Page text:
One small week for mankind: US Mint celebrates America’s 1969 moon landing with four domed coins

It’s fifty years since Neil Armstrong stepped out of the lunar lander and onto the surface of the moon – the first human being to set foot on a planetary body other than Earth. This week we’ll have a look at some of the coins coming out in celebration and as we don’t want to repeat the back-story several times (we’ve repeated it below anyway, we’ll crack on with the coins. We will start with the issues of the country that made that giant leap – the United States of America.

The US Mint is, unfortunately, heavily tied to the political institutions of America and creativity is often stifled at the expense of political will (First Lady gold coins anyone?). Luckily, a lunar landing coin was authorised and a competition undertaken to design the obverse face of it. Couple that with it being a domed strike, and we have the ingredients for something more interesting than usual.

Two elements have been chosen to represent the mission and they’re ones we suspect will appear on a whole lot of similarly themed numismatics from other producers. The reverse face reproduces the photograph taken by Neil Armstrong, of Buzz Aldrin on the lunar surface. It has that fisheye-goldfish bowl perspective as if it were reflected in the visor of a spacesuit. Full of neat touches like Armstrong’s shadow, it’s a great effort. The obverse by competition winner Gary Cooper, depicts the iconic footprint left on the moon. Overall, a neat design, although we’d like to have seen some nod to Michael Collins, whose contribution to the endeavour is just as important.

Four coins are on offer, two of which have a choice of finishes. The 0.900 gold coin has a fine content of ¼oz and can be purchased with either a proof, or uncirculated finish. The mintage split will depend on orders, but the total combined will not exceed 50,000 units. The smaller silver coin (0.999 fineness) also has the finish choice and comes in shy of an ounce at 26.73 grams. Again, the mintage split will be set by orders, but the combined total is capped at 400,000. The third coin is perhaps the most interesting and desirable. A five-ounce proof-finish coin with the same domed strike is a US Mint first, and at 76.2 mm in diameter, offers an impressive canvas to showcase the artwork. The mintage is set at 100,000 pieces. Lastly, and not covered here, are the cheap base-metal coins, so even those on a tighter budget can pick up a remembrance of this ground-breaking mission. All will be available to buy from the 24th January.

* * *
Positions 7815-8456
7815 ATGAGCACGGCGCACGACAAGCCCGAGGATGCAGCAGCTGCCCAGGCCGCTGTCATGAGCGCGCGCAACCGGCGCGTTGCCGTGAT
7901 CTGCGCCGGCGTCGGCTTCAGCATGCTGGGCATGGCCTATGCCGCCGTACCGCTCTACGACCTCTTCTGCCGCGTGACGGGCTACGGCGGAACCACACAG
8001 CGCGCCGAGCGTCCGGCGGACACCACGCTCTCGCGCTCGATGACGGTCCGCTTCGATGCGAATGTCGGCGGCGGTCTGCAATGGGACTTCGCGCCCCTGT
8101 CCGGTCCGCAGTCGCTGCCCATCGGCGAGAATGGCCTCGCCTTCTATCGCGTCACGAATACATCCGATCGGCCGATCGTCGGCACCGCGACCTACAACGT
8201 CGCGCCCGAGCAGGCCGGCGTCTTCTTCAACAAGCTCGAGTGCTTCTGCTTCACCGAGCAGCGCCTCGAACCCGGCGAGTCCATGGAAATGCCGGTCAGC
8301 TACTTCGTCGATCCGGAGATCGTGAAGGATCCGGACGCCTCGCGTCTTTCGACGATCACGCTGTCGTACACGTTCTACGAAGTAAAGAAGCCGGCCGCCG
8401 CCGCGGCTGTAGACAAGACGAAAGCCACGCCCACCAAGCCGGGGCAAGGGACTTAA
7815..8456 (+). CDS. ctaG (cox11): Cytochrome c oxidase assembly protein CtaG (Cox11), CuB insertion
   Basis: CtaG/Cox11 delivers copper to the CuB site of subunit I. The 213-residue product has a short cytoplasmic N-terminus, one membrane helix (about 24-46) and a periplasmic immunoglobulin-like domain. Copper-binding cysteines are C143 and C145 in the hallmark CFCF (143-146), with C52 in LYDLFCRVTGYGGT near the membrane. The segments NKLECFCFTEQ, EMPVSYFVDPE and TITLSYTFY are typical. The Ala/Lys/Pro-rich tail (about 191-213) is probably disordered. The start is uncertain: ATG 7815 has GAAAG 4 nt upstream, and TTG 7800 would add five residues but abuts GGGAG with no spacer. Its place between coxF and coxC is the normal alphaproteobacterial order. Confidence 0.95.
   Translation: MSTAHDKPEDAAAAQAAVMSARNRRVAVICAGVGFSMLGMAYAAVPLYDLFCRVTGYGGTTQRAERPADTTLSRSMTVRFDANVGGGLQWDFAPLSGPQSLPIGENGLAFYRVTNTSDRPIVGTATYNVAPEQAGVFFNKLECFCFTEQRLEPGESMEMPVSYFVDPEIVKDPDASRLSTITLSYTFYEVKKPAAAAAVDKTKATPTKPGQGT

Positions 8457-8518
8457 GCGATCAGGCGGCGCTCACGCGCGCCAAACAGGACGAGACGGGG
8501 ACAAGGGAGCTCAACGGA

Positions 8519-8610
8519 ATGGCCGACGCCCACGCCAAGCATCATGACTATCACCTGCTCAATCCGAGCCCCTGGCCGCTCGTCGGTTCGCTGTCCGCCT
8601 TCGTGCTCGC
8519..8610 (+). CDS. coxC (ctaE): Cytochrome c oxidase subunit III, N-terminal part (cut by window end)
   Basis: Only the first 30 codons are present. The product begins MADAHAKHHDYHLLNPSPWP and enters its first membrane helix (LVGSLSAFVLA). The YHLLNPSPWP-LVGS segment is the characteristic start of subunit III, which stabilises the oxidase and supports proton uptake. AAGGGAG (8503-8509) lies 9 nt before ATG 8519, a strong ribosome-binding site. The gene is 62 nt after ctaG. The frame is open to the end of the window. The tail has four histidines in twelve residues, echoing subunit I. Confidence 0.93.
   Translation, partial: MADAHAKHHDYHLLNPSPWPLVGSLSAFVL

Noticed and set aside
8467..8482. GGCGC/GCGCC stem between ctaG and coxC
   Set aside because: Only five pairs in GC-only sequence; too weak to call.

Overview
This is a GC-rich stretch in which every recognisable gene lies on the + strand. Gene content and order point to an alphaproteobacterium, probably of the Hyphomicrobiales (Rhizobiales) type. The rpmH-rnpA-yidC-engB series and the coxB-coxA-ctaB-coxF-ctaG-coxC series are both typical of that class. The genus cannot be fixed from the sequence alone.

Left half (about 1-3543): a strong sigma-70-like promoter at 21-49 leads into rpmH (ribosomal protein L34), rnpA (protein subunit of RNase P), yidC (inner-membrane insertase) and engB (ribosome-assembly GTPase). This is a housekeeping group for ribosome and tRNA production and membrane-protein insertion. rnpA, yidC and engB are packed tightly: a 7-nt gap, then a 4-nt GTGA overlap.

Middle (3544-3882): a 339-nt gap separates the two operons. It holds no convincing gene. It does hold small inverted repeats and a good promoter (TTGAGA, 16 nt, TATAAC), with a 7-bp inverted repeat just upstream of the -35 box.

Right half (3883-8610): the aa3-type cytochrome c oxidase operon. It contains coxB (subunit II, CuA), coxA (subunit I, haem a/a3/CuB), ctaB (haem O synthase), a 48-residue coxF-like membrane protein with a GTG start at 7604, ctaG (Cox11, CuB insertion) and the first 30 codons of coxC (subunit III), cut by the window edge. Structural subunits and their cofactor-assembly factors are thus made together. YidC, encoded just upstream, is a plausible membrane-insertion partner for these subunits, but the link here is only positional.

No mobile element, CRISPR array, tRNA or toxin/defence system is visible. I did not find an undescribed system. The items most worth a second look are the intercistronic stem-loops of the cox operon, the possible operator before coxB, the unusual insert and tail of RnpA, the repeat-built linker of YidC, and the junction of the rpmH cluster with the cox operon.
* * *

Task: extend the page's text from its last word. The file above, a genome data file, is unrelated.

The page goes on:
One small step for [a] man, one giant leap for mankind. With these words, astronaut Neil Armstrong opened up the next phase in human exploration by stepping from the Apollo 11 lunar lander onto the surface of the Moon. Joined 20 minutes later by Buzz Aldrin, and watched overhead by designated driver, Michael Collins, this was an event that was watched around the world with absolute admiration.

It was July 20, 1969, at 20:17 UTC that the lunar module Eagle touched down in the Sea of Tranquility, and six hours later Armstrong set foot on the surface. Along with Aldrin, they spent around 135 minutes walking on the lunar surface and collected a little more than 21 kg of material to return to Earth. Including their time in the module, they spent 21½ hours on the Moon.